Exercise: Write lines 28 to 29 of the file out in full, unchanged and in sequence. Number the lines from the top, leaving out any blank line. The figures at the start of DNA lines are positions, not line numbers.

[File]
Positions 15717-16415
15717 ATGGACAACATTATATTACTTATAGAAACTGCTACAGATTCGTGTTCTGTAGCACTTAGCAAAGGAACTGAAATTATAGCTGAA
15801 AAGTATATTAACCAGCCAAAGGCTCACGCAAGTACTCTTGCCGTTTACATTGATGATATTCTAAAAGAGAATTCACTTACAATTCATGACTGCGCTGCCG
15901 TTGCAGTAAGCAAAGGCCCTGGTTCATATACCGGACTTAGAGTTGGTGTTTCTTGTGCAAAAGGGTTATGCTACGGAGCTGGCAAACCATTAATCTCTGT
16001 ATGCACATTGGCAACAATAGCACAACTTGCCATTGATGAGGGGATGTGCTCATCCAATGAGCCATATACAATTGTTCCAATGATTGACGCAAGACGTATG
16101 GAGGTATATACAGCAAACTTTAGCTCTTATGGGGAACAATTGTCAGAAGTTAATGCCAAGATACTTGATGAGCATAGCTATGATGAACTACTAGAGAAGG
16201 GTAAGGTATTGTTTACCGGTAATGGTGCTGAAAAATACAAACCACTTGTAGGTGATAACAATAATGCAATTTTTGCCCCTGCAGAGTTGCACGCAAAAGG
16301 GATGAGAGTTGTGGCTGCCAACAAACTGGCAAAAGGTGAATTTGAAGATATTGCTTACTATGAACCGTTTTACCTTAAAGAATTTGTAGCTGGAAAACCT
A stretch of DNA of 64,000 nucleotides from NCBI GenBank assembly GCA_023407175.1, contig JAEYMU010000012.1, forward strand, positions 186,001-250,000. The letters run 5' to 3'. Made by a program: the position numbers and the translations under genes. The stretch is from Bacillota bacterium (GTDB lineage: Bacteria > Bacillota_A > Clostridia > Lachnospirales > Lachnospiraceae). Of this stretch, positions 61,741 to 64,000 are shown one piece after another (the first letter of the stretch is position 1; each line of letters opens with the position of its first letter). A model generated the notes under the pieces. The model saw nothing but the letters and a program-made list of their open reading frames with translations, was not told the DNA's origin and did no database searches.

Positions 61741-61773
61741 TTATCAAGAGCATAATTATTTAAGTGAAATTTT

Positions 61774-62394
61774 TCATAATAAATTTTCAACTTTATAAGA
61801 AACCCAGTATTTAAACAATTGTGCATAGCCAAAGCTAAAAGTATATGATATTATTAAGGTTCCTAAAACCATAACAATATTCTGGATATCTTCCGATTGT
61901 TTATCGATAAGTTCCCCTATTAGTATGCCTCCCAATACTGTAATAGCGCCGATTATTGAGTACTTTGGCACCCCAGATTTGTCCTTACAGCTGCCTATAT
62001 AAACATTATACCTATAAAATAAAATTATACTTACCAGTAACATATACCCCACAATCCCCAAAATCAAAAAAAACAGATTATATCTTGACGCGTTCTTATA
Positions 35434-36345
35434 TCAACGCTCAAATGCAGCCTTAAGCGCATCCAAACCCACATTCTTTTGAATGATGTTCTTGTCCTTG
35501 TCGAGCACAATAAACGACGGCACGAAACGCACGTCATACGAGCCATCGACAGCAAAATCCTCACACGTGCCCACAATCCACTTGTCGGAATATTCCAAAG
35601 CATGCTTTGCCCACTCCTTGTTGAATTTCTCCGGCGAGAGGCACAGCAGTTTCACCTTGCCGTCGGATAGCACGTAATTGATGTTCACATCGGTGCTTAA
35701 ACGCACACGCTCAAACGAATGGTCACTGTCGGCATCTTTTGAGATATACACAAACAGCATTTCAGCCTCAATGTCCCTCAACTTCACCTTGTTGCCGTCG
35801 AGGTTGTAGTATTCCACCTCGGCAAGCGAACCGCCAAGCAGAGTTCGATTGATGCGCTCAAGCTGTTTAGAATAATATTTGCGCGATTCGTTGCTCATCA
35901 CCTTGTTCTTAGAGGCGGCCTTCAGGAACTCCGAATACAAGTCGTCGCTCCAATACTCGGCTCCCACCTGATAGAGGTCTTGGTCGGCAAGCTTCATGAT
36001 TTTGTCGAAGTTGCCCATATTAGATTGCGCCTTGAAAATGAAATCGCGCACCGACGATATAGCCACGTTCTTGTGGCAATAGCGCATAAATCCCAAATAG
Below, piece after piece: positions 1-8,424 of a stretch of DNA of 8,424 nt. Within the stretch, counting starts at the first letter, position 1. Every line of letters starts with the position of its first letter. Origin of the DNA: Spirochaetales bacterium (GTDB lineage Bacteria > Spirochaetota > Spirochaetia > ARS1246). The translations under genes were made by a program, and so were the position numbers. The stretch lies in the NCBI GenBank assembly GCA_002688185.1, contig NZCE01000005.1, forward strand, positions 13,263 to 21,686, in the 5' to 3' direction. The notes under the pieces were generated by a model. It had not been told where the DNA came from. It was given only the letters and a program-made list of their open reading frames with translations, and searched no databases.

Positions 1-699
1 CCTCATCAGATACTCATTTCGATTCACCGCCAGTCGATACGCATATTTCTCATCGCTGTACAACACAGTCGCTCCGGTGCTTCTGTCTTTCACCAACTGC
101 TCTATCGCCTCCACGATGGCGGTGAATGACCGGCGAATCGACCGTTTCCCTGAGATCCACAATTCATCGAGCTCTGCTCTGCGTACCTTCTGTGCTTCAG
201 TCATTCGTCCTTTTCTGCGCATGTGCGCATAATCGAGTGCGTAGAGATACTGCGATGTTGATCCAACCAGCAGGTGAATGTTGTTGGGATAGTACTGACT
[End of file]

101 TCTATCGCCTCCACGATGGCGGTGAATGACCGGCGAATCGACCGTTTCCCTGAGATCCACAATTCATCGAGCTCTGCTCTGCGTACCTTCTGTGCTTCAG
201 TCATTCGTCCTTTTCTGCGCATGTGCGCATAATCGAGTGCGTAGAGATACTGCGATGTTGATCCAACCAGCAGGTGAATGTTGTTGGGATAGTACTGACT